Grandmother accused of running girl to death to face capital charge

A woman accused of running her 9-year-old granddaughter to death as punishment for eating chocolate was captured on a school bus videotape saying she planned to run the child "'til she can't run no more," a prosecutor told a judge Thursday in announcing capital murder charges.

Joyce Hardin Garrard, who faces a potential death penalty if convicted, made the threat as she yanked Savannah Hardin off a school bus that was equipped with a surveillance system, said Marcus Reid, an assistant district attorney in Etowah County.

Angered by a supposed lie the child told, Garrard told the driver: `"I gonna run her `til she can't run no more,"' Reid said.

"That's exactly what she did," said the prosecutor, calling Garrard a "drill sergeant from hell."

Garrard, 46, and Savannah's stepmother, 27-year-old Jessica Mae Hardin, are both charged in the child's death last month. Authorities say the older woman made the child run for three hours as punishment, and the younger woman -- who was nine months pregnant at the time and has since given birth -- did nothing to intervene.

The defense contends neither woman did anything intentional to cause the child's death, which they blame on an unspecified medical problem. Court documents in an unrelated custody case show the child had health issues and made frequent trips to doctors.

Reid said after taking the child off the bus, Garrard forced Savannah to run and carry firewood until she collapsed in exhaustion in her yard. Autopsy photos show marks on the girl's arms from where the logs dug into her skin, Reid said, and a debris pile of limbs and large logs was visible outside the house the day after charges were filed against the women.

The child's father, Robert Hardin, sat behind the defense table during the hearing in apparent support of Garrard, his mother, and Hardin, his wife. Other relatives and friends sat around him, occasionally mouthing words to the two women.

District Judge William D. Russell did not immediately rule on a defense request to lower the women's bonds, now set at $500,000 cash each. State law doesn't law bond for capital defendants, and prosecutors said the might also upgrade charges against Hardin by next week to capital murder.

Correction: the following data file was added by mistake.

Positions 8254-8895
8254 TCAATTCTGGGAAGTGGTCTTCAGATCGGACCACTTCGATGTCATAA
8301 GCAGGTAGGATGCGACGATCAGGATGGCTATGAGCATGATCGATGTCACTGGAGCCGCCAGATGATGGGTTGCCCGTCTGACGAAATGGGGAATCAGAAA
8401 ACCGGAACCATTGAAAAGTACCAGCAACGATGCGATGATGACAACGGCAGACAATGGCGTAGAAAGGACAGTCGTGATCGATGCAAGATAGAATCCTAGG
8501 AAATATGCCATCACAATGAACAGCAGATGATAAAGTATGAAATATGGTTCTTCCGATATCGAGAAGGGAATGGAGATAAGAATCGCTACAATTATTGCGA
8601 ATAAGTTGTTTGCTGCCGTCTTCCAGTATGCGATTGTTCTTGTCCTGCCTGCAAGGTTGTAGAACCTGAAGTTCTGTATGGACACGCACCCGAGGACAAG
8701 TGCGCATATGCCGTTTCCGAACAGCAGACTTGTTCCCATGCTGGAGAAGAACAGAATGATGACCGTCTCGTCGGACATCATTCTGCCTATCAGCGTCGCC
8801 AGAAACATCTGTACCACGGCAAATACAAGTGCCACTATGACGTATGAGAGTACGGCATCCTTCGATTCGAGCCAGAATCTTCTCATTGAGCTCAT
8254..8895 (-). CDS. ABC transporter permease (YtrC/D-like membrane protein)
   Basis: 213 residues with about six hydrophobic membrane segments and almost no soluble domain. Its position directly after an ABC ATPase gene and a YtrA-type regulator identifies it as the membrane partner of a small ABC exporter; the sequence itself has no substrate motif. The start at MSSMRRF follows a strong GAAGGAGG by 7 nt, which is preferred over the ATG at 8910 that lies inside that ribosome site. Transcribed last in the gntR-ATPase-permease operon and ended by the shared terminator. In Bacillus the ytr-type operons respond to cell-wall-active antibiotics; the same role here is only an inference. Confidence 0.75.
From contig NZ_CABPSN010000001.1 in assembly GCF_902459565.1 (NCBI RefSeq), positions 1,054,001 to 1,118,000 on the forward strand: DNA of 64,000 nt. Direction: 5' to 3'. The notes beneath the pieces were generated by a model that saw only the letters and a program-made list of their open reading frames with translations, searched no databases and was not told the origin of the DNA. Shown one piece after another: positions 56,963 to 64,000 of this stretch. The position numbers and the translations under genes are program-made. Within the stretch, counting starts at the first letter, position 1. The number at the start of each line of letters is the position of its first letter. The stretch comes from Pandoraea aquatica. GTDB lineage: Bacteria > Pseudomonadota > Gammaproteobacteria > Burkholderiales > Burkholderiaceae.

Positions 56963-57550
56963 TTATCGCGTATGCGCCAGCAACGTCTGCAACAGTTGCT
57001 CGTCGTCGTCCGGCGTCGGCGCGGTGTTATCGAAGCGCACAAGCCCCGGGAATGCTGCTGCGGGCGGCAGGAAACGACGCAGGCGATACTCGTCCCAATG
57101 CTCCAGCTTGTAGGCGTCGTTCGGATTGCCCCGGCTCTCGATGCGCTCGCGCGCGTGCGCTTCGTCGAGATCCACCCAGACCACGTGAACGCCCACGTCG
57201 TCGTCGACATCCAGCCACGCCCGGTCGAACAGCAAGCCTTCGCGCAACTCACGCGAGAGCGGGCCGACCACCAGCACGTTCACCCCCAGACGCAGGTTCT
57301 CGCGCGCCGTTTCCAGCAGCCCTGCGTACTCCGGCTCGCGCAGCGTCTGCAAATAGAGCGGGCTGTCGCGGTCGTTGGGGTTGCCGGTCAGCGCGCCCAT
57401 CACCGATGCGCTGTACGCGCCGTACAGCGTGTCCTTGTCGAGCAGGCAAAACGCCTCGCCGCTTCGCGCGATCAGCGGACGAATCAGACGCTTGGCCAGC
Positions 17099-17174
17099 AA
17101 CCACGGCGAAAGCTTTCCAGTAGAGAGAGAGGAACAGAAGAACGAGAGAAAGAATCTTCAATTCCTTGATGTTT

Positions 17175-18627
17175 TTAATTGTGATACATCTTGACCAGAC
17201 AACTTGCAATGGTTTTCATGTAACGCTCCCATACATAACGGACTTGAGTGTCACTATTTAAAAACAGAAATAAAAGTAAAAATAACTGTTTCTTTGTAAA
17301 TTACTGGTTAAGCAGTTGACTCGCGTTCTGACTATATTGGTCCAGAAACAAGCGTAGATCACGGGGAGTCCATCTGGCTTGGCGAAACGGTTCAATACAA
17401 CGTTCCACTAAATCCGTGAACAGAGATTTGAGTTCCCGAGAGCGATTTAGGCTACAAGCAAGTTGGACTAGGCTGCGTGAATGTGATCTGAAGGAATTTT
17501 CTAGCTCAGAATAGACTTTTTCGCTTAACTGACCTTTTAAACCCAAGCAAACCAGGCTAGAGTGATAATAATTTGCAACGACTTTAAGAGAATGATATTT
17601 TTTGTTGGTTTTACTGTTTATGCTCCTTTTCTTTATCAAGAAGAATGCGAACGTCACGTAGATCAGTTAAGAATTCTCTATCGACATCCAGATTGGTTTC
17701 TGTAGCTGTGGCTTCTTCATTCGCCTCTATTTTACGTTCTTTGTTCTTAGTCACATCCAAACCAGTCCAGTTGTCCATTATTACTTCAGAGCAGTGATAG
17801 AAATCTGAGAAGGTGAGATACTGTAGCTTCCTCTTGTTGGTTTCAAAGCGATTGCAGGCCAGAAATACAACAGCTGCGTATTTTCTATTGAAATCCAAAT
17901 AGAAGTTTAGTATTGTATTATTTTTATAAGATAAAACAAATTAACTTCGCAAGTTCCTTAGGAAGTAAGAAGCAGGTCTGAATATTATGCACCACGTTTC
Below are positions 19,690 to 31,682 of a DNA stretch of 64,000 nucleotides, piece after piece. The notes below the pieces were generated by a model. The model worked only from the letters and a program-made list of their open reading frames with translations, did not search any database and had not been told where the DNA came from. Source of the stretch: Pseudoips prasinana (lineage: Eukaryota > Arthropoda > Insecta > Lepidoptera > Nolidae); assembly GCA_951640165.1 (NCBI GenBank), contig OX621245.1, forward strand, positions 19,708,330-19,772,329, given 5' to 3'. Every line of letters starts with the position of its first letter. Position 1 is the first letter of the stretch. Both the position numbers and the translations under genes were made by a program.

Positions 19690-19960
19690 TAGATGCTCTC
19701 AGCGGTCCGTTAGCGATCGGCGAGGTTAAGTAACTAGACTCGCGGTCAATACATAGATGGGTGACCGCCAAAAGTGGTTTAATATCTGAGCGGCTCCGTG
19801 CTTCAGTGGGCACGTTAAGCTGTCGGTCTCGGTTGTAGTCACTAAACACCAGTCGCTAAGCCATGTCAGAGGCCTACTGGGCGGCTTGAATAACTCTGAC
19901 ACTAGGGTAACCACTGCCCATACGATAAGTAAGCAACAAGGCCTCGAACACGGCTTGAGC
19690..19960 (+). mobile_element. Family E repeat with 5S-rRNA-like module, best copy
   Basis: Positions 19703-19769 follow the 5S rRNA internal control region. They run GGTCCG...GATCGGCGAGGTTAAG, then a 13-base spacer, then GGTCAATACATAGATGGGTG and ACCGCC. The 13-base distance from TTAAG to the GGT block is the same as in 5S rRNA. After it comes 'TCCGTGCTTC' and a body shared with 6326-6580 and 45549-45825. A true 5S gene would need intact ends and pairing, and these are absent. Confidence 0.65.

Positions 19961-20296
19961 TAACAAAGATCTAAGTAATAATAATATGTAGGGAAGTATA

District Attorney Jimmie Harp said a grand jury that begins meeting Monday will likely consider the case.

Authorities say medics responding to a 911 call found the child having seizures at the family's mobile home Feb. 17. Her father, who was overseas working as a State Department contractor at the time, rushed home and made the decision to remove the girl from life support three days later.

Authorities said an autopsy revealed the girl was severely dehydrated and had extremely low sodium levels. They compared her condition to that of an athlete who ran a marathon without drinking any water.

When Reid called Garrard the "drill sergeant from hell" and pointed at her, Garrard's lawyer Dani Bone, who jumped up between Reid and Garrard, crossed his arms and yelled at Reid to quit pointing at the woman.

"That's inappropriate!" Bone said.

While Reid said Hardin spent time on her laptop and talking on a cellphone while her stepdaughter was forced to run, defense lawyers said the younger woman was busy caring for her 3-year-old son and didn't know what was happening. Defense attorney Morgan Cunningham said the woman went into labor while being questioned about Savannah's death and gave birth the day of her arrest.

Asking for the bond reduction, Cunningham said the woman needs time to be a mom.

"She needs to be able to bond with the newborn," he said.

Authorities said Hardin called 911 after the child collapsed.